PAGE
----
in his lecture to be given here March
15, under the auspices of the Orator-
Mr. Mabie, who spoke here some
years ago before a large audience in
University Hall, was formerly ex-
change professor from the United
States to Chinese colleges, and is now
an associate editpr of The Outlook.
Mr. Mabie is considered one of the
most polished speakers at present
gracing the American platform. The
Oratorical association extends a gen-
eral invitation to the public to attend
the lecture free of charge. Seats will
be reserved for members of the asso-,
EVINCE INTEREST Ii El
Entries in the class track meet to
be held in Waterman gym Saturday
night were not slow in coming in, af-
ter Intramural Director Floyd Rowe
placed the entry blank in the gym yes-
terday. The events as now. planned
will be: 35-yard dash, quarter-mile,
half-mile, mile, hurdles, high jump,
shot put and pole vault.
The dash and the distance runs drew
many names, but in the other events
the list was not long. The majority of
the entrants were from the fresh and
soph classes, but several upperclass-
men have signified their intentions of
competing. The list will be open until
No drawings will be made for the
attendance at the meet, but as soon as
the seats have been filled, the doors
will be closed and no more admitted.
New Spring Hats
Are Arriving Daily
Tailored hats-with Military effects.
Dressier hats-with flower trimmings.
Many colored hats-also blacks.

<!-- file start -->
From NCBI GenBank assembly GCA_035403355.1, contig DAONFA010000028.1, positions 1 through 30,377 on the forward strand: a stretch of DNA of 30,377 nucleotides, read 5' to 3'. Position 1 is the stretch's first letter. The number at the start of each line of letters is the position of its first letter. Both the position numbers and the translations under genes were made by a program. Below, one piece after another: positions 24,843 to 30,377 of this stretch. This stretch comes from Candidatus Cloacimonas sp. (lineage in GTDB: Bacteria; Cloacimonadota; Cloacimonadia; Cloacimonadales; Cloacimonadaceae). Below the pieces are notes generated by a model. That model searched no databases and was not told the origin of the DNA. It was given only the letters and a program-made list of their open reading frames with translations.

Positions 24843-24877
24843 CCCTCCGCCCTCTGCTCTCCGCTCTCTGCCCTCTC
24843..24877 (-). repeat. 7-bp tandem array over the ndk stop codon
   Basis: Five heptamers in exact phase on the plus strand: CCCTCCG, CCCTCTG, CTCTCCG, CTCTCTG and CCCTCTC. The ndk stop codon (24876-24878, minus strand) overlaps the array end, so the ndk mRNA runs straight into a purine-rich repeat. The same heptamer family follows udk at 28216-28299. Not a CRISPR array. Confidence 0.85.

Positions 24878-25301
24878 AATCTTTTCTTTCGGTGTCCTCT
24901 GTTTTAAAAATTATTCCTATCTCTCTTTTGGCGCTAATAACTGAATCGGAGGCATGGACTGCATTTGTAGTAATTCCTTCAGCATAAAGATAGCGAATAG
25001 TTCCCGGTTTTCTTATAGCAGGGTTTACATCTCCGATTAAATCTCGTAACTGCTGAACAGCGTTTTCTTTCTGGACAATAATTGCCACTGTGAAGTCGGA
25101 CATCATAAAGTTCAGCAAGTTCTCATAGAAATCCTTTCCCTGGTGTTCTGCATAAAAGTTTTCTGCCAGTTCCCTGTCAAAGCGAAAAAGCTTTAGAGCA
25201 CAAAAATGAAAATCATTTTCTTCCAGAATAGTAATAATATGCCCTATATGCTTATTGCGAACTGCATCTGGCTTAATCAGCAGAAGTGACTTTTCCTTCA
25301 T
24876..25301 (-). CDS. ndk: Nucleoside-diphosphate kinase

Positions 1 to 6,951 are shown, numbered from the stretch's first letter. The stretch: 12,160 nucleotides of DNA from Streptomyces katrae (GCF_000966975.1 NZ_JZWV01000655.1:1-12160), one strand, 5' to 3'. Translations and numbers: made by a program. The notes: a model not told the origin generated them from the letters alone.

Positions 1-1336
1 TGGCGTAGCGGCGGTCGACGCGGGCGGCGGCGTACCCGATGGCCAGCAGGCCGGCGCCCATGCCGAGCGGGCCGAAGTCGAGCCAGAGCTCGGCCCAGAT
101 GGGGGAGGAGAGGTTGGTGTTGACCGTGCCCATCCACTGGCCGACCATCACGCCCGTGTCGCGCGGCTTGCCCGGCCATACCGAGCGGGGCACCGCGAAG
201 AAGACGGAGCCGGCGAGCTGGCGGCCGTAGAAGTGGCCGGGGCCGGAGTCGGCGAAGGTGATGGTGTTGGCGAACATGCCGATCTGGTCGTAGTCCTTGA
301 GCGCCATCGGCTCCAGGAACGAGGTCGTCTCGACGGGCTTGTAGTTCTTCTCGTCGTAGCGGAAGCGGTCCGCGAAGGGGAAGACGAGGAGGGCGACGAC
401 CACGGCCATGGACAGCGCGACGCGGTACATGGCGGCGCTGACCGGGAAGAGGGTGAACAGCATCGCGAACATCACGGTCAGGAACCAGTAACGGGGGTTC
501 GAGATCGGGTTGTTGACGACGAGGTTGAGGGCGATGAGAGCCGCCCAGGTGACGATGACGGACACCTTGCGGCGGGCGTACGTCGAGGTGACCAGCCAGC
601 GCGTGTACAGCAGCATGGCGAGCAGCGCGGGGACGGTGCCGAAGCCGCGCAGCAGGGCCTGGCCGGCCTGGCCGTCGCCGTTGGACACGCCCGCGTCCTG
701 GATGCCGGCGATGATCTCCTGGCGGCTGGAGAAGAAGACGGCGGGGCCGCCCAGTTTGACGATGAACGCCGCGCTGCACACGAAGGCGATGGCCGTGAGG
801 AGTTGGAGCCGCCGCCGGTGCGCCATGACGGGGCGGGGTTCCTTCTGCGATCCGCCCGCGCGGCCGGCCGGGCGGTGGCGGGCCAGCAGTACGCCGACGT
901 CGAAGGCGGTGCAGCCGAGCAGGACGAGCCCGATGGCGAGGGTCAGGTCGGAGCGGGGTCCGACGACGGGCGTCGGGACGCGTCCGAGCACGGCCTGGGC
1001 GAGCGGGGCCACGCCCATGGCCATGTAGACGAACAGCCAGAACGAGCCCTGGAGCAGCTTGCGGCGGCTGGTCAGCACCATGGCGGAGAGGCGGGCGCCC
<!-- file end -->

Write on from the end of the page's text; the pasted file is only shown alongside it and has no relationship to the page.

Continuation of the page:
115 East Liberty Street
ack men were particu-
d in the action taken by.
giate association of am-
s of America, at their
ew York, concerning the
held on the Pacific coast
The association voted to
ding of college men, and
r support as far as possi-
definite action had been
Michigan authorities with
meet, the Michigan poli-
been to refuse permis-
s to engage iii such com-
'iew of the recent action
. C. A. A. A. A., the local
are wondering whether
policy will be changed.
mes Taxi Co. 522
WEINBERG'S ROLLER RINK
UNDER NEW MANAGEMENT
Requests your patronage, and insures prompt and courteous treatment
Manager and Employees are. Students
The new management has adopted a policy that will do away with the usual objectionable features of the
public roller rink.
There will be band music at least one night a week, this night to be announced later.
Students' trade is being especially solicited. Student tickets are on sale at Wahr's and Sheehan's.
Open Evenings 7 to 10.
Open all day Saturday
APPLY FOR STUDENT RATES
C. R. MIRICK, Mgr.
FORMERLY FULLER & O'CONNOR